🎙Interview: Ronald Young Jr.
Ronald Young Jr. (he/him) is a critically acclaimed audio producer, host, and storyteller, based in Alexandria, VA. He is an avid pop-culture enthusiast and the host of the television and film review podcast Leaving the Theater. He is also a regular contributor to NPR’s Pop Culture Happy Hour as a guest panelist. He has hosted shows such as Pushkin’s Solvable and HBO Docs Club, from Pineapple Street Studios. Selected as Vulture Magazine podcaster to watch, 2023 Ronald is currently developing new series’ both scripted and narrative that seek to unpack the human experience. His newest show Weight For It, tells the vulnerable stories of fat folks and folks everywhere who think about their weight constantly.
He is passionate about social justice and equity and recently helped to tell historical and present accounts of black folks throughout American history with his work on Seizing Freedom from VPM, and Black History Year from Pushblack.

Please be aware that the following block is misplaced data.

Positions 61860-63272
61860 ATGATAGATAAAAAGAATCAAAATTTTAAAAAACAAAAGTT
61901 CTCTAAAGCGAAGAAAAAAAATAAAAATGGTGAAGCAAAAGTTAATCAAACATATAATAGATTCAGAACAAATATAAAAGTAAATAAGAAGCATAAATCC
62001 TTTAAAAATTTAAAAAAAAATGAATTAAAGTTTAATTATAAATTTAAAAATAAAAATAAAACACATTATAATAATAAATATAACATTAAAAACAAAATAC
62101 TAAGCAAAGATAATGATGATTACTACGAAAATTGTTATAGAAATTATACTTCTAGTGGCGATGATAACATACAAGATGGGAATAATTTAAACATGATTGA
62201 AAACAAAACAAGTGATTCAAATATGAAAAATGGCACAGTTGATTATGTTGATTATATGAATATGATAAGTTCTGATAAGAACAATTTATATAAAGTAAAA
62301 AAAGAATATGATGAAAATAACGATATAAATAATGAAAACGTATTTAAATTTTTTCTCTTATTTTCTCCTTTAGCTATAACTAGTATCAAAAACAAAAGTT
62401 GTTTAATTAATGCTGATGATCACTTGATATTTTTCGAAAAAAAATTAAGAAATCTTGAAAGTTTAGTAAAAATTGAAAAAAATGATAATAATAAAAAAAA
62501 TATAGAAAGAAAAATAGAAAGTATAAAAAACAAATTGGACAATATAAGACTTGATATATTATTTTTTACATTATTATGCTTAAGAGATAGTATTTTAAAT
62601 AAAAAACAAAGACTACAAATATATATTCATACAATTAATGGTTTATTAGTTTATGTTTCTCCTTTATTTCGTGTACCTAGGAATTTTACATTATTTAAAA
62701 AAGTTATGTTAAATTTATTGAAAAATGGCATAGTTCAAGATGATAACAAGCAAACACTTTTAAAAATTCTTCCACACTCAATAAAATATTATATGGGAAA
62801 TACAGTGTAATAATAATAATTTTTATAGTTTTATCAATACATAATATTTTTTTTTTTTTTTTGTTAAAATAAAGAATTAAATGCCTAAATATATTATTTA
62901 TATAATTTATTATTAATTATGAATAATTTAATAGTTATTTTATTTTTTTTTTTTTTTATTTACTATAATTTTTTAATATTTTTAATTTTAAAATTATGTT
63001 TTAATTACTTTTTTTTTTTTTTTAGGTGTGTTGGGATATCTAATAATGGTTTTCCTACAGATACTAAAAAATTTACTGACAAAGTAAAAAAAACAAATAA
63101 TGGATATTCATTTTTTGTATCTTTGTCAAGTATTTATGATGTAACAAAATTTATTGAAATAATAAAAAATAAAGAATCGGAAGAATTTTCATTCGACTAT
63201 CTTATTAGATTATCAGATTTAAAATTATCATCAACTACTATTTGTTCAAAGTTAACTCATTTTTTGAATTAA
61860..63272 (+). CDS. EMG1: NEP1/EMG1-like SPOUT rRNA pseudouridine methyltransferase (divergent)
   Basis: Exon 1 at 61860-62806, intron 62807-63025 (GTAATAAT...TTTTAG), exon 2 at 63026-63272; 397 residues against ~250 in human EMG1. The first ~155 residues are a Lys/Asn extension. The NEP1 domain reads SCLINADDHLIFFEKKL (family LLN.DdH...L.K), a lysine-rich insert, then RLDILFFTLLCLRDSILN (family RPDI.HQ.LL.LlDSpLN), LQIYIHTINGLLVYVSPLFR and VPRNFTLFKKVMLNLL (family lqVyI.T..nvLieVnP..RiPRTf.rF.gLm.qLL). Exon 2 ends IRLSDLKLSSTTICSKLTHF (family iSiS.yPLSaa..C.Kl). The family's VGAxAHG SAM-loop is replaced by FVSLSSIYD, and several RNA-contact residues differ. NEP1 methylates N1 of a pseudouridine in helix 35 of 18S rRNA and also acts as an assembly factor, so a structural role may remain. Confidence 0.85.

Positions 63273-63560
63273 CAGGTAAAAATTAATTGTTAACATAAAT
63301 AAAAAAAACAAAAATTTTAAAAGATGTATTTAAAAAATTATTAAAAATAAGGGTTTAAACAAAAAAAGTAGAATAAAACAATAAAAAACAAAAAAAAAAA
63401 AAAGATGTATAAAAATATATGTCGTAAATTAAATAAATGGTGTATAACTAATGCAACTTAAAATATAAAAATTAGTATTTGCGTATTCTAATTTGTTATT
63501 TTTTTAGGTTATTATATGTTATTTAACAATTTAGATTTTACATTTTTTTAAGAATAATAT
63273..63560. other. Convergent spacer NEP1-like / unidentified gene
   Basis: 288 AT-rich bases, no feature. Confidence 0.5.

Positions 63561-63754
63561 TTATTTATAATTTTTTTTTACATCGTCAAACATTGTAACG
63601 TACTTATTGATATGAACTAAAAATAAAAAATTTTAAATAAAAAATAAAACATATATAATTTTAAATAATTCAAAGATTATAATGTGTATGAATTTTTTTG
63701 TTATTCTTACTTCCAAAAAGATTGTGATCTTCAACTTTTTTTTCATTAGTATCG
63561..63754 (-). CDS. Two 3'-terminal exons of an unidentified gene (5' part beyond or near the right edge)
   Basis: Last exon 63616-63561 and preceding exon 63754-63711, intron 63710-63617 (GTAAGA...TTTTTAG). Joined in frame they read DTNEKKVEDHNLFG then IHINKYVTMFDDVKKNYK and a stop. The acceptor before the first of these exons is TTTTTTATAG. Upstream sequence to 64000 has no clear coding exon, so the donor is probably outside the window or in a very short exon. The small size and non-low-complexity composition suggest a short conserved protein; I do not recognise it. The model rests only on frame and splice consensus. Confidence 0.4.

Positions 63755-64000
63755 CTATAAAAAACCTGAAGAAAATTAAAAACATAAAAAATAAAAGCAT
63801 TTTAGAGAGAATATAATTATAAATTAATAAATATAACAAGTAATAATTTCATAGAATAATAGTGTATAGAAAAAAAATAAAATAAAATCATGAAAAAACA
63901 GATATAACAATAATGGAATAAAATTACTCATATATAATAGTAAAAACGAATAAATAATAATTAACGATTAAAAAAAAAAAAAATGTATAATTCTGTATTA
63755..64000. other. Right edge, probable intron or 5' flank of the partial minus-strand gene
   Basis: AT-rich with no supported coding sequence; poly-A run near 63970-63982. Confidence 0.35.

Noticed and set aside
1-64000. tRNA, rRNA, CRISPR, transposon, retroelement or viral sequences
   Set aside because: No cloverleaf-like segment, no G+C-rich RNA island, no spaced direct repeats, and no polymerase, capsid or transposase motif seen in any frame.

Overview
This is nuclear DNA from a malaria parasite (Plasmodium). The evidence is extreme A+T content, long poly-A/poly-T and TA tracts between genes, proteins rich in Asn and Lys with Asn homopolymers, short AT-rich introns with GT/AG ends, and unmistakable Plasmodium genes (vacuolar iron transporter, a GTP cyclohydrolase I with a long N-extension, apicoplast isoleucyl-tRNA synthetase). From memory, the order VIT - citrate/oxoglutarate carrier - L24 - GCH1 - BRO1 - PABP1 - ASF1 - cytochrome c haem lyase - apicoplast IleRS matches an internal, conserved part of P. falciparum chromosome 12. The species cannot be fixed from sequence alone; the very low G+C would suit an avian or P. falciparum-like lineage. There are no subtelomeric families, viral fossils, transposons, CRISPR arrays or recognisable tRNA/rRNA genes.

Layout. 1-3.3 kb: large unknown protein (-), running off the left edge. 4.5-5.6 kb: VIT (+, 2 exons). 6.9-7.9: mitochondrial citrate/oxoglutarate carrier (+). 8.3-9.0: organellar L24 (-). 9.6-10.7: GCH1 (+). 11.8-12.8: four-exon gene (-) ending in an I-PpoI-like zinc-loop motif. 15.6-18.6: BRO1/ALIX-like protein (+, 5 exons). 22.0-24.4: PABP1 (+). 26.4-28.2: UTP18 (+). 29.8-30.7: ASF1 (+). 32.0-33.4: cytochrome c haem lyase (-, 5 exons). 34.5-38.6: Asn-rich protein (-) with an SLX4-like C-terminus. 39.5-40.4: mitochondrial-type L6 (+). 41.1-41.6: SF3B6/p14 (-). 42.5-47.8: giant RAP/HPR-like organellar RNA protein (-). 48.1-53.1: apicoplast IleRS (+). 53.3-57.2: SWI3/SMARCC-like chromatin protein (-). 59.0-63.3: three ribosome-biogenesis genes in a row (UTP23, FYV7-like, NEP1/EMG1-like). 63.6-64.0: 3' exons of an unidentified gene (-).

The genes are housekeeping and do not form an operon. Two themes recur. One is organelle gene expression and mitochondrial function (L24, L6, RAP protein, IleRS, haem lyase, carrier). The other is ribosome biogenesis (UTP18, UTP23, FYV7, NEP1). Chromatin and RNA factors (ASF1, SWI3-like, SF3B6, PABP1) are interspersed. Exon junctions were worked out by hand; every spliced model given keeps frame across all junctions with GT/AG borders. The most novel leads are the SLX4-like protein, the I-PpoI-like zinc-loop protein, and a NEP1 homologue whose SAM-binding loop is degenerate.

*This interview was edited and condensed for clarity.
Your first episode talks about the life you’d envision if you were a thin person, and you talk a great deal about the role friends, family and your immediate community played in that desire to weigh less. You also mentioned TV shows like The Biggest Loser. Was there any other or particular media that influenced your conception of self or fatness in society?
I've never really thought about anything specific, but if I think enough, something that comes up in my mind again and again, is music videos from the 90s. Music videos from the 90s really set the stage for what a music video was, and even the idea of like what goes on in a club. [Desirable] bodies were important and a lot of us got those images through those videos.
And the idea of being like a fat person…like you just really didn't see us in videos unless you were Biggie, unless you were Big Pun, unless you were Fat Joe, you know what I mean? And those guys had something. They were the exception to the rule. Otherwise we were seeing R and B singers with their abs out.
I wanted to be a music video guy. I practiced my walk in the mirror, always in slow motion. Once I would get dressed, I would look in the mirror and then kind of dance a little bit like I was in a music video. My mom actually caught me doing this and she was like, “why were you just dancing? What was that all about?”
And I was like, I don't know. It's like how do you explain that to your mother, especially as a teenager? I just want to see how I look when I move in these clothes. And all of that is from the music videos. And this was back when I was straight-size.